Every day, 20 people die waiting for an organ transplant. Kyle Loh would like to see that number reduced to zero. For his groundbreaking PhD work mapping out the developmental pathways that stem cells take on their way to becoming various organs and tissues, Hertz Fellow Kyle Loh has been awarded the Fannie and John Hertz Foundation’s 2018 Thesis Prize. Granted annually since 1981, the thesis prize recognizes one Hertz Fellow’s dissertation for overall excellence and pertinence to high-impact science. Each Thesis Prize winner receives an honorarium of $5000.
Imagine if, instead of waiting years for a donor with a genetic match, patients in need of a transplant could have a replacement “organ” grown in the lab. This promise has motivated decades of research into stem cells, cells that can grow and differentiate into every other kind of cell in our body, but controlling the cells’ development enough to build new biological tissue has been an elusive goal.
Until Kyle Loh, that is. When Loh was awarded a Hertz Fellowship in 2011 to take a PhD in developmental biology at Stanford University, he was already leading a research team at the Genome Institute of Singapore, at the young age of 17. His research only advanced from there. In Irv Weismann’s lab at Stanford, Loh provided a new way forward for regenerative medicine, bringing the use of stem cells for tissue repair and organ replacement that much closer to reality.
For his PhD thesis, titled A Developmental Roadmap for the Diversification of Human Tissue fates from Pluripotent Cells, Loh mapped out the chemical signals that drive stem cells to develop into different tissues.
Then, he solved a problem that had long plagued regenerative medicine.
When stem cells differentiate during our own development from a baby into a human being, a given cell’s descendants will naturally develop into a diverse group of different cell types. However, to grow individual organs or types of cells in a dish for regenerative medicine, it’s much more useful to have pure populations of a given stem cell type. With the developmental roadmap in hand, Loh showed how to induce and suppress the right chemical signals to produce pure populations of cells for growing liver tissue, pancreas tissue, and more.
These pure populations of cells are not quite organ replacements – they still must be assembled into a form that will function in the body, and transplanted in a way that doesn’t trigger a dangerous immunological reaction. But in some cases, extensive knowledge of the “developmental roadmap” may allow doctors to skip the replacement step altogether. Since his graduation, Loh and his collaborators have discovered and produced a “multipotent” lung stem cell, which develops into both types of lung tissue, the airways that carry air through the lungs and the alveoli that pass it to our blood. When the multipotent lung cells were injected into injured mouse lungs, they developed into both types of tissue, healing the lung without transplant.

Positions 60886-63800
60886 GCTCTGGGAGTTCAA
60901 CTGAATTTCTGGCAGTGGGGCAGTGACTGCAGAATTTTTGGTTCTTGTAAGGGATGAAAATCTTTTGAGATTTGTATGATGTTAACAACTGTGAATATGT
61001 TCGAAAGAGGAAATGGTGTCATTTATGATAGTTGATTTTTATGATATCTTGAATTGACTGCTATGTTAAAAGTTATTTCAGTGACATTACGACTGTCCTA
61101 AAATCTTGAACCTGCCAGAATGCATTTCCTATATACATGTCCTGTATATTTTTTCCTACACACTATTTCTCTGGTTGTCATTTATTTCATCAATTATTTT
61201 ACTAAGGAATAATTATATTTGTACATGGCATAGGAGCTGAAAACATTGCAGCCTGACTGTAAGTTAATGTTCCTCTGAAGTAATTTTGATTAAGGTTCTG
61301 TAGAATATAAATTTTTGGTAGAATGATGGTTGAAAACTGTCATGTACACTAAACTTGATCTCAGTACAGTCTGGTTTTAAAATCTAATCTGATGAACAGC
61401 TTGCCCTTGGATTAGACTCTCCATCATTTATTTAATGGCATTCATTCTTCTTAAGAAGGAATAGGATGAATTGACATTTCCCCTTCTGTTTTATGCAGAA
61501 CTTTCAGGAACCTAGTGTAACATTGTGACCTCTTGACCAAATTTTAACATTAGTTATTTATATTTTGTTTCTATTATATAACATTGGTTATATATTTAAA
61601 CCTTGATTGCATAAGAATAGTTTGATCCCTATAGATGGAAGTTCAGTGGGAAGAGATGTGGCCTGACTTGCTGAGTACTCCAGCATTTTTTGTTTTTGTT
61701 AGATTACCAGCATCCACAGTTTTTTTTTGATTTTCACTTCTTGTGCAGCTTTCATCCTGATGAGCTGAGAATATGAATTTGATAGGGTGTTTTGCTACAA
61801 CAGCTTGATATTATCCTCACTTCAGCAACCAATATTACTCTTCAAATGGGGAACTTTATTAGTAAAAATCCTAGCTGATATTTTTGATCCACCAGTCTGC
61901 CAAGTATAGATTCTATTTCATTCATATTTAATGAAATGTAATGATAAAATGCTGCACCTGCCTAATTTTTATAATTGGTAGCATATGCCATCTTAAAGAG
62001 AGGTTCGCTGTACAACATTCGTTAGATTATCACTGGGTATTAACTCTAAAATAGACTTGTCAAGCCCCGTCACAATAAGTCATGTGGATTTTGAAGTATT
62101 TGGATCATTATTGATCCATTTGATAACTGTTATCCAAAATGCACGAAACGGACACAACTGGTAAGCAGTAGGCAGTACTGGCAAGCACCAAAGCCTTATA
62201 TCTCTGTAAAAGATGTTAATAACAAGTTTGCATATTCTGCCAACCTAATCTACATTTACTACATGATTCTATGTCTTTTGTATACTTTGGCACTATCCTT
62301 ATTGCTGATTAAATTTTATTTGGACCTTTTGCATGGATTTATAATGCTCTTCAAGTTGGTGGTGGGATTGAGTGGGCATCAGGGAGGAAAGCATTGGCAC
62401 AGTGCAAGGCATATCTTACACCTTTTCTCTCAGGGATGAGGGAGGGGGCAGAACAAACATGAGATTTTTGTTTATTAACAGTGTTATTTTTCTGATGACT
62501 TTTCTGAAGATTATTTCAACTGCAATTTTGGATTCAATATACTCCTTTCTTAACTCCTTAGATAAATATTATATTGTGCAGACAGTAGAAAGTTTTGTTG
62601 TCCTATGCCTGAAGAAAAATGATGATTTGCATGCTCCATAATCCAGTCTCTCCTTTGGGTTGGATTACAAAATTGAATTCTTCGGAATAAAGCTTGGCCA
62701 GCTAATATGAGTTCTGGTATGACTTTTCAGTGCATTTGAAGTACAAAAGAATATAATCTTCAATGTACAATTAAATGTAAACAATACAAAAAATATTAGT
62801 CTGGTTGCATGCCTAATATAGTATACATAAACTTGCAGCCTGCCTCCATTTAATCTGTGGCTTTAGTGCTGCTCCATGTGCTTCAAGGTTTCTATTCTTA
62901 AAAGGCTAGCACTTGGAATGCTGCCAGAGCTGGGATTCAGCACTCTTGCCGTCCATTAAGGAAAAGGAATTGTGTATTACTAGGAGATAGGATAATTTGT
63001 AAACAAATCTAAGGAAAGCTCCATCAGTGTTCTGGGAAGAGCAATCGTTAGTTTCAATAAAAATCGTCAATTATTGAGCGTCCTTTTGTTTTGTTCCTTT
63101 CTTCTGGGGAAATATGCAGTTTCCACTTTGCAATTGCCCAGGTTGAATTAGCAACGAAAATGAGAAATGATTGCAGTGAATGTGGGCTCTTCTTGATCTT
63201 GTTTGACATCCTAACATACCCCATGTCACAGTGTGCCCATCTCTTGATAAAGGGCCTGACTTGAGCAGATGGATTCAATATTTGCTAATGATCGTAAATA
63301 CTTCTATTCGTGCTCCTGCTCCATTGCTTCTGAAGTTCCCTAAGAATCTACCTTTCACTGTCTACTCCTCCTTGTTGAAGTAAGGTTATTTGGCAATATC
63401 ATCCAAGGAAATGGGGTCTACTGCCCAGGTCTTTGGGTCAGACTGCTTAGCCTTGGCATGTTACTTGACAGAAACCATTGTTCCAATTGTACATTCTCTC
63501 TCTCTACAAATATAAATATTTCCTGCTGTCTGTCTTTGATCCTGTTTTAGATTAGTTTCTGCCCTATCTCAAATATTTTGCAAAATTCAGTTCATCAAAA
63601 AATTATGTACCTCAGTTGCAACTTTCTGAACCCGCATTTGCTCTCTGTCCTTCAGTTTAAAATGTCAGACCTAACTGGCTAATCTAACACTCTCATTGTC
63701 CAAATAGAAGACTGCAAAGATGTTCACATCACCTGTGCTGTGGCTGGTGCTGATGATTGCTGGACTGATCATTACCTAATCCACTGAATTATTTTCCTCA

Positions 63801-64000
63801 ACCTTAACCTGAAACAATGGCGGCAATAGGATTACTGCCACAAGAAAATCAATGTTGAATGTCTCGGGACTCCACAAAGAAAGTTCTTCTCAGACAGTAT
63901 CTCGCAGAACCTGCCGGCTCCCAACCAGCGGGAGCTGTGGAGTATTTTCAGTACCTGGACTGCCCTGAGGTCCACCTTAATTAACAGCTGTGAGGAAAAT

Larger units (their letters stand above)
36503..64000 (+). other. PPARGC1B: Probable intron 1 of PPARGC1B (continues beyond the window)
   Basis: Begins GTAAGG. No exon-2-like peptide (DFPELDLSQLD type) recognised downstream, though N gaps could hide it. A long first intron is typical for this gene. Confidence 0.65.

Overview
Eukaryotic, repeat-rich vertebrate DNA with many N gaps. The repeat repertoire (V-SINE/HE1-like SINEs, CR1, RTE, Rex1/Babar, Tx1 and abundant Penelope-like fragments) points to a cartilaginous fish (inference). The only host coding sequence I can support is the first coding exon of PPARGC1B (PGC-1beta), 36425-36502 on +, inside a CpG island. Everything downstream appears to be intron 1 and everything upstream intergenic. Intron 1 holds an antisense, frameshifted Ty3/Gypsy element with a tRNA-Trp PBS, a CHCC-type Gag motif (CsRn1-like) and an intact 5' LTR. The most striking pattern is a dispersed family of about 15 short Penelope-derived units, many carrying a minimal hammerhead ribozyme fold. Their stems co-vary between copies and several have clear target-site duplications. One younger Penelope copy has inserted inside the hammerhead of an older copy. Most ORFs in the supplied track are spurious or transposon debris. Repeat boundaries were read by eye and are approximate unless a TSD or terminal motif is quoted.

Loh’s work is far from done. Now an assistant professor of Developmental Biology at Stanford, and as part of the Stanford Institute for Stem Cell Biology and Regenerative Medicine, he continues his work to understand the immunological interactions that determine whether an organ replacement will be rejected. And connections within the Hertz community are helping take his work in new directions.
With Hertz Fellow and housemate Will Allen, a PhD candidate in neuroscience at Stanford, Loh is now working to map out how different types of neurons and other cells develop from stem cells. The research will provide new insight into how our brains form and provide important insight into the diseases that occur when this development goes awry.
“Being part of the Hertz family has been a wonderful experience for me,” he said. “The tight-knit community of the in-school fellows has given me a fantastic experience and I hope to continue cultivating these relationships and connections between fellows. “
Since 1963, the Fannie and John Hertz Foundation has been providing PhD Fellowships to exceptionally talented individuals expected to have the greatest impact on the application of science, math and engineering to human problems. It is the legacy of John Hertz, a Hungarian immigrant who made his fortune by capitalizing on the entrepreneurship prospects in the budding automotive industry, and who strongly believed that innovative and entrepreneurial solutions were vital to the strength, security and prosperity of our nation. For more information on the Hertz Foundation and the cutting-edge innovations led by our Hertz Fellows please visit www.hertzfoundation.org.